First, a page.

``````# Algorithm to determine if two strings are an anagram
> The anagram test is commonly used to demonstrate how an naive implementation can perform significant order of magnitudes slower than an efficient one.
> A word is an anagram of another if you can rearrange its characters to produce the second word. Here we write a function that given two strings determines if they are anagrams of each other.

```js
/**
* A word is an anagram of another if you can rearrange its characters to produce the second word.
* Given two strings determine if they are anagrams of each other.
* - 'earth' and 'heart' are anagrams
* - 'silent' and 'listen' are anagrams
* - 'foo' and 'bar' are not anagrams
*/
```

* We will start by creating our areAnagrams function

```js
export function areAnagrams(s1: string, s2: string): boolean {
}
```
A plain implementation that derives from the definition would be to
* check all the permutations of s1
* and then see if it is equal to s2
* If they are then the strings are anagrams
* If no permutation matched then they are not anagrams

```js
export function areAnagrams(s1: string, s2: string): boolean {
for (const permutation of permutations(s1)) {
if (permutation === s2) return true;
}
return false;
}
```
***Select the for line***
* Although such an implementation would work, in this case the complexity of the algorithm will be equal to possible permutations of s1, so order of n! (where n is the number of characters in the string).

***Select the first line of the requirements***
* If you read into the requirements you can realize that instead of doing actual re-arrangments you simply need to check if they have *exactly* the same characters.

***Delete the function body***
One quick way of checking the equality between two sets of characters in strings is simply to
* break the strings into their characters, sort them, and join them again.
* we do the same for the second strings.
* finally we check if the strings are equal.
* if these sorted character strings are equal then the original strings were anagrams.

```js
s1 = s1.split('').sort().join('');
s2 = s2.split('').sort().join('');
return s1 === s2;
```

***Select the sort function***
* The complexity in this case will be driven by the sort function which is of the order `nLogn`. We can do better.

***Delete the function body***
* A better way to make sure that the strings have the same characters is to simply use a HashMap that counts the characters between the two strings and makes sure this count per character is the same between the strings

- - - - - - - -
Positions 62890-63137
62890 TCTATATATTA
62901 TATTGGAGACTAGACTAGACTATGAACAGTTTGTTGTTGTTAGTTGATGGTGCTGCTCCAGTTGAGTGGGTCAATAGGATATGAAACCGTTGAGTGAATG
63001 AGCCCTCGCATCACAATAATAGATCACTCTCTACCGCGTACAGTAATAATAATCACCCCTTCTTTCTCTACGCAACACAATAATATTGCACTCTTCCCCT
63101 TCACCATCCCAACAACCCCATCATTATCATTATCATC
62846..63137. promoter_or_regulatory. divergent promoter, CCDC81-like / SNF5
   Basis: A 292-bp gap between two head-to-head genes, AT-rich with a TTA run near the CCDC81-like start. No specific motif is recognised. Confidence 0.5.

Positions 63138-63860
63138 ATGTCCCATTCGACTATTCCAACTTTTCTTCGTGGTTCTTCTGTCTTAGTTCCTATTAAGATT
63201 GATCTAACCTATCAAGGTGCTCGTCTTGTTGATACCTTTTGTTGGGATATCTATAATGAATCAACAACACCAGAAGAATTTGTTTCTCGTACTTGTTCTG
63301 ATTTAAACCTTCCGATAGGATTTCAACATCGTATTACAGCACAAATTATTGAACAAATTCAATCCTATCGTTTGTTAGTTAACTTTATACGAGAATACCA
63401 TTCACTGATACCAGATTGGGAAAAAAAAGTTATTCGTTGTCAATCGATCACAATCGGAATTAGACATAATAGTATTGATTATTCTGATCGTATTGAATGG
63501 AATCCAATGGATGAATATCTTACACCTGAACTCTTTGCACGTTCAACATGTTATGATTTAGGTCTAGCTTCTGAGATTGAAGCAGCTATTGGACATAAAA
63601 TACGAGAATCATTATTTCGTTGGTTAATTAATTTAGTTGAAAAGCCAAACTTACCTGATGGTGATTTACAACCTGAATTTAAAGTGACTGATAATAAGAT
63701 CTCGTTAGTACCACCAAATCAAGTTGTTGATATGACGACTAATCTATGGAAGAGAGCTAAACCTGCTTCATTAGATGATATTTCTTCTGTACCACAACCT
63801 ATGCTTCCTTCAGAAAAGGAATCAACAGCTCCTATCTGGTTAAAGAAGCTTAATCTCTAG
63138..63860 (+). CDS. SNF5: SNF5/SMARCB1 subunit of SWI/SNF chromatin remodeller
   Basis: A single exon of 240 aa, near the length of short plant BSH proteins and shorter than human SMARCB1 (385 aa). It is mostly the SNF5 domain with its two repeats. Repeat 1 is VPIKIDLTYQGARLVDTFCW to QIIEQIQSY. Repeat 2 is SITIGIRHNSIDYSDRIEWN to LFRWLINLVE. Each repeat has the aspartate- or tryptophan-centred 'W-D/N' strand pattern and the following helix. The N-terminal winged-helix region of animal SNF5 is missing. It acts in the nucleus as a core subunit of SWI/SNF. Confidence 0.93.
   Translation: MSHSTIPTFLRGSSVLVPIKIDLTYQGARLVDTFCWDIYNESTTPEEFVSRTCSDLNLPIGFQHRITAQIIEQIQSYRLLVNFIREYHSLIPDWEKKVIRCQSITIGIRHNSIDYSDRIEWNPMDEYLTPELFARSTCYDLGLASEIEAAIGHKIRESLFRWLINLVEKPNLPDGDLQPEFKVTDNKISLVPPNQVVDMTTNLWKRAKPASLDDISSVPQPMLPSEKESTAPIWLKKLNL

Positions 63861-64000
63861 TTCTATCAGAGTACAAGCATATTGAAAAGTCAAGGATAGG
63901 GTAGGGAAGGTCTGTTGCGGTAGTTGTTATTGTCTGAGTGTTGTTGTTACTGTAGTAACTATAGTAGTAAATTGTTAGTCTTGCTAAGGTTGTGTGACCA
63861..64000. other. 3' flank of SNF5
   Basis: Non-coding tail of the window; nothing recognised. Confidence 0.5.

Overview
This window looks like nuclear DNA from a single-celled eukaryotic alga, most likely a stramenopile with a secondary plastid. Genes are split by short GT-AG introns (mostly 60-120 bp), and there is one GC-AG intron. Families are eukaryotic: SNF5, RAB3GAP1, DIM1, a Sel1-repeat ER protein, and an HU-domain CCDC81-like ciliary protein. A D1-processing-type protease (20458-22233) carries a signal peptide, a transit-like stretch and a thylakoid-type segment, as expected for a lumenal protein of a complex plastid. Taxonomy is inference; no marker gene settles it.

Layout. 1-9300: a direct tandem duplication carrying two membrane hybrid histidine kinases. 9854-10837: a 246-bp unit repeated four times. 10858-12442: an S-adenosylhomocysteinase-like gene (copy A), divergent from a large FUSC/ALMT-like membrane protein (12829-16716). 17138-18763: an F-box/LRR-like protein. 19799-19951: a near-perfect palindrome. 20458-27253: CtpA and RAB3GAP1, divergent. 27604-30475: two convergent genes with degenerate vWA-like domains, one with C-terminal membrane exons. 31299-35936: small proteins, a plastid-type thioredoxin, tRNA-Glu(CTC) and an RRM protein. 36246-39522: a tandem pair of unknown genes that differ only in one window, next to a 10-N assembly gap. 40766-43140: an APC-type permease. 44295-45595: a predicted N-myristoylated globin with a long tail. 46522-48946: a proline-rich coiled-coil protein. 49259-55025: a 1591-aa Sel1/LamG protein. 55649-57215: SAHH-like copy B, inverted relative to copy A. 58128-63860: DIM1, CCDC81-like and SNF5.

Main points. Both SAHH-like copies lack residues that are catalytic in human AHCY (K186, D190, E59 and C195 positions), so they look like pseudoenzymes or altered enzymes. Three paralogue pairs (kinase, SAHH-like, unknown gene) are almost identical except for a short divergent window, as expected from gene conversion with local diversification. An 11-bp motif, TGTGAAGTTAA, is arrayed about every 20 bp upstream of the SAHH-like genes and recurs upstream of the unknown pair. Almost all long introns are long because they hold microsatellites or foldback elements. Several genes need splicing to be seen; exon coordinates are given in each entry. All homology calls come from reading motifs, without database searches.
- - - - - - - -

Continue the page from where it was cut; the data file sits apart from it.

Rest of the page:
```js
export function areAnagrams(s1: string, s2: string): boolean {
const charCount = new Map<string, number>();
for (const char of s1.split('')) {
charCount.set(char, (charCount.get(char) || 0) + 1);
}
for (const char of s2.split('')) {
if (!charCount.has(char)) return false;
charCount.set(char, charCount.get(char) - 1);
}
return Array.from(charCount.values()).every(val => val === 0);
}
```
* We start by creating a map to track this character count. We initialize it to a map with string keys and number values.
* We go ahead and iterate through all the characters in string 1.
* For each character in string 1
* We set the character count for this character.
* We get the previous value, If there was no previous value we initializing it to 0
* Finally we increment the previous count by 1.
* We repeat the process for the second string. Iterating through all the characters in the second string.
* if there is no key for it from string 1. Then we know we don't have an anagram.
* Otherwise simply decrement the count
* Finally we go through all the values in the characterCount map
* and simply make sure that every value is 0.
* This ensures that we saw an equal number of character counts in string 1 (during incrementing) and string 2 (during decrementing).

***Select the implementation***
* Since we are simply looping through the characters in the two strings and doing constant amount of work in each iteration the time complexity of this version is of order n (O(n)) where n is the number of characters in the strings.
``````
``````import { areAnagrams } from './anagram';

test('anagrams', () => {
expect(areAnagrams('life', 'file')).toBeTruthy();
expect(areAnagrams('life', 'lifl')).toBeFalsy();
expect(areAnagrams('life', 'lifel')).toBeFalsy();
});
``````
``````/**
* A word is an anagram of another if you can rearrange its characters to produce the second word.
* Given two strings determines if they are anagrams of each other.
* - 'earth' and 'heart' are anagrams
* - 'silent' and 'listen' are anagrams
* - 'foo' and 'bar' are not anagrams
*/
function areAnagrams(s1: string, s2: string): boolean {
const charCount = new Map<string, number>();
for (const char of s1.split('')) {
charCount.set(char, (charCount.get(char) || 0) + 1);
}
for (const char of s2.split('')) {
if (!charCount.has(char)) return false;
charCount.set(char, charCount.get(char) - 1);
}
return Array.from(charCount.values()).every(val => val === 0);
}

console.log("listen and silent:")
console.log(areAnagrams("listen", "silent"))

console.log("foo and bar:")
console.log(areAnagrams("foo", "bar"))

``````
``````<!DOCTYPE html>
<html>
<body>
<!-- // make console.log will write to the page for better in-browser experience -->
<script>
(function () {
var body = document.querySelector('body');
body.style['fontFamily'] = 'monospace';
body.style['fontSize'] = '2em';
console.log = function (x) { body.innerText += x + '\n'; };
}());
</script>
<script src="./anagram.js"></script>
</body>
</html>``````